Tag Archives: Mexican

Gavino’s Does Good Mexican in Overland Park

Exterior

I’ve mentioned Gavino’s in passing before, but I think this place bears special attention. The Mexican fare there leans toward traditional preparation and is simply prepared and presented, but I have yet to experience a disappointing meal. The tacos, while surprisingly priced at $3 apiece are excellent, piled high with highly seasoned meat and topped with cilantro, onions and very good guacamole.

Tacos

The chicken mole is quite nice as is the pork chile verde I had this week.

Gavino's

While this spot near 83rd and Metcalf was home to the well-regarded Tienda Casa Paloma for some years, Gavino’s surpasses it on almost every level. The service is friendly and food is delivered quickly to your table. There is a dearth of good Mexican in the area; indeed the closest place to get a good, authentic taco is probably several miles away at Two Amigos in Shawnee.

Interior

The interior space is much cleaner and sparser than in years past. Gavino’s used to serve breakfast and they still do on weekends, but now I believe they don’t open until 10:30 during the week. The place is never even close to full at the lunch hour, so I’d encourage everyone nearby to give them a try.

Gavino’s Mexican Restaurant
8220 Metcalf Ave, Overland Park, KS
Website

El Huarache opens on Southwest Boulevard

Exterior

Last weekend a little Mexican joint opened up in the old Cricket store on Southwest Boulevard and Pennsylvania with an exciting name: El Huarache. The huarache is a somewhat lesser-known staple of Mexican cuisine, one not as widely available in local restaurants as the ubiquitous burrito, taco or torta. Simply put, the huarache is an oval of soft masa dough—thicker than a tortilla—that is griddled and topped with any combination beans, cheese, meat, tomato, cilantro and onion. It’s like a super taco.

Huarache

Reminding me vaguely of the Salvadoran pupusa, the huarache offers a delightful combination of flavors and textures using staples of the cuisine. The name “huarache” comes from its shape, which is reminiscent of a traditional Mexican sandal of the same designation.

Huarache

I visited El Huarache on its second day of operation and they certainly had some kinks to work out. No less than four employees visited my table for various purposes, but everyone was open and friendly, if not overly knowledgeable about the menu (which is easily forgiven this early in the game). I had no complaints about the food however, which was speedily prepared and pretty delicious.

The real revelation of my meal was the red salsa which is thin, spicy as hell and riddled with good chile and tomato flavor. They also offer a very nice salsa verde and a chipotle salsa intended for the huarache that I found a little overbearing. I’ll be back for those huaraches though. Anyone know of other good ones in town?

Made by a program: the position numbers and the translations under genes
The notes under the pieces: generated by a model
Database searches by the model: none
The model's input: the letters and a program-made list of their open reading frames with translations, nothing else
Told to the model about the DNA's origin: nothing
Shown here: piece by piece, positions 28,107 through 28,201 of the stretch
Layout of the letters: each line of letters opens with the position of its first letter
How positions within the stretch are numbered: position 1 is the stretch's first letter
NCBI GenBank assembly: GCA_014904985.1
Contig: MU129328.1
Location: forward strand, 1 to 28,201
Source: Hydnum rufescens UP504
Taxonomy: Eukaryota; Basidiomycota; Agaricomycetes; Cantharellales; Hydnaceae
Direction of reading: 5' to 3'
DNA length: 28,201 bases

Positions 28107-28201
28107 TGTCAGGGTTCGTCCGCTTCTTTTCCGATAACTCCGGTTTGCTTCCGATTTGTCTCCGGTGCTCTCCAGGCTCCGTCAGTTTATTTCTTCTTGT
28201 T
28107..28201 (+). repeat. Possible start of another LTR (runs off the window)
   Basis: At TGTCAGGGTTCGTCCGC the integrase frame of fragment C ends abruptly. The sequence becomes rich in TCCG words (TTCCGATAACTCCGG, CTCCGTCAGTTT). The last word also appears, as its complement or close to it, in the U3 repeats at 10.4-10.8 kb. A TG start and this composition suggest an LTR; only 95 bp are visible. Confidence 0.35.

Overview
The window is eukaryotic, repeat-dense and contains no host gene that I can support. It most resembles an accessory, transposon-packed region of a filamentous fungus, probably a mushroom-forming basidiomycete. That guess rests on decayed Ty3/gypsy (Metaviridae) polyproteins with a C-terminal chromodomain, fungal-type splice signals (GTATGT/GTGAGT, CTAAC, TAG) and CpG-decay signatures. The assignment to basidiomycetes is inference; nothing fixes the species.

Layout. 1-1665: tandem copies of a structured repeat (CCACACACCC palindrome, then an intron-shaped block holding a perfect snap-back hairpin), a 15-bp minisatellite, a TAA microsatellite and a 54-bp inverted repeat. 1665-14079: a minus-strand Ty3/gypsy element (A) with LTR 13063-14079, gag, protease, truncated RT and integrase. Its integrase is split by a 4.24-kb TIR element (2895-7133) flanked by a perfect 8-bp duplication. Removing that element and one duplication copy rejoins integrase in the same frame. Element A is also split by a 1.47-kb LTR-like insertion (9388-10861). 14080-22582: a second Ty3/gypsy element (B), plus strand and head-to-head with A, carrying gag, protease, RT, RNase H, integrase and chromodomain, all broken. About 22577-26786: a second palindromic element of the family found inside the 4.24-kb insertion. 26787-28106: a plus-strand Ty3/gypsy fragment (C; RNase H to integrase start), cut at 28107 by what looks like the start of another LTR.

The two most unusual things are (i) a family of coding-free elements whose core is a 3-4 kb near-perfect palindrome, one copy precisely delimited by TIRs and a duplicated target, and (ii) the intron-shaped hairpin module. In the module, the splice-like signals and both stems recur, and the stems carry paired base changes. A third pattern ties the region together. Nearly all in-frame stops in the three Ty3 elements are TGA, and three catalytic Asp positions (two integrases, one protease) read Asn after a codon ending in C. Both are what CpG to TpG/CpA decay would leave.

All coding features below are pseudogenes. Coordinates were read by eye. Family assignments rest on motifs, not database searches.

Holy Mole!

I am a huge fan of mole, the complex, rich mexican sauce made from a host of ingredients, but based on dried chiles which are toasted, soaked, pulverized and pan-fried. Mole is actually a general term and can refer to a myriad number of sauces throughout Mexico. Here in Kansas City (and indeed most U.S. cities) it usually signifies what is more correctly known as mole poblano due to its reliance on the dried poblano chile, known as an ancho.

I have tried to make mole, and it ain’t easy. It involves dozens of ingredients which variously include raisins, pumpkin seeds, sesame seeds, almonds, corn tortillas, and bread which wind up being a fairly pedestrian-looking reddish brown sauce.

turkey mole

Photo by Stu Spivack on Flickr

The process takes a long time, and I won’t get into the details. Suffice it to say that, despite the effort, you may still wind up with a mediocre version of the stuff. This is why I typically turn to restaurants for my mole fix.

Because it involves a complicated recipe, even restaurants that have mole on the menu might not have it available. This was the case for me at no less than three local establishments including Cabana del Pollo, which Mary Bloch reported made it from scratch. Yes, there are commercially available mole pastes that can be thinned out with stock or water. Obviously homemade is preferred but I can understand the appeal of the concentrated stuff for busy restaurateurs.

I have also had mole at Taqueria Mexico, El Patron, El Pueblito, Poco’s and probably half a dozen other places over the years that elude my memory. None of them were bad, but were uniformly too sweet and not as complex as I’ve seen at restaurants in other cities.

The best mole I have experienced is probably at the newly opened Gavino’s in Overland Park of all places. The presentation isn’t much but the mole definitely appears to be homemade, deepened by a flavorful stock.

Chicken Mole Poblano

Gavino's Chicken Mole Poblano

It’s nice to have found a good mole, but I’m on the hunt for the best. Any ideas?

–Dave LaCrone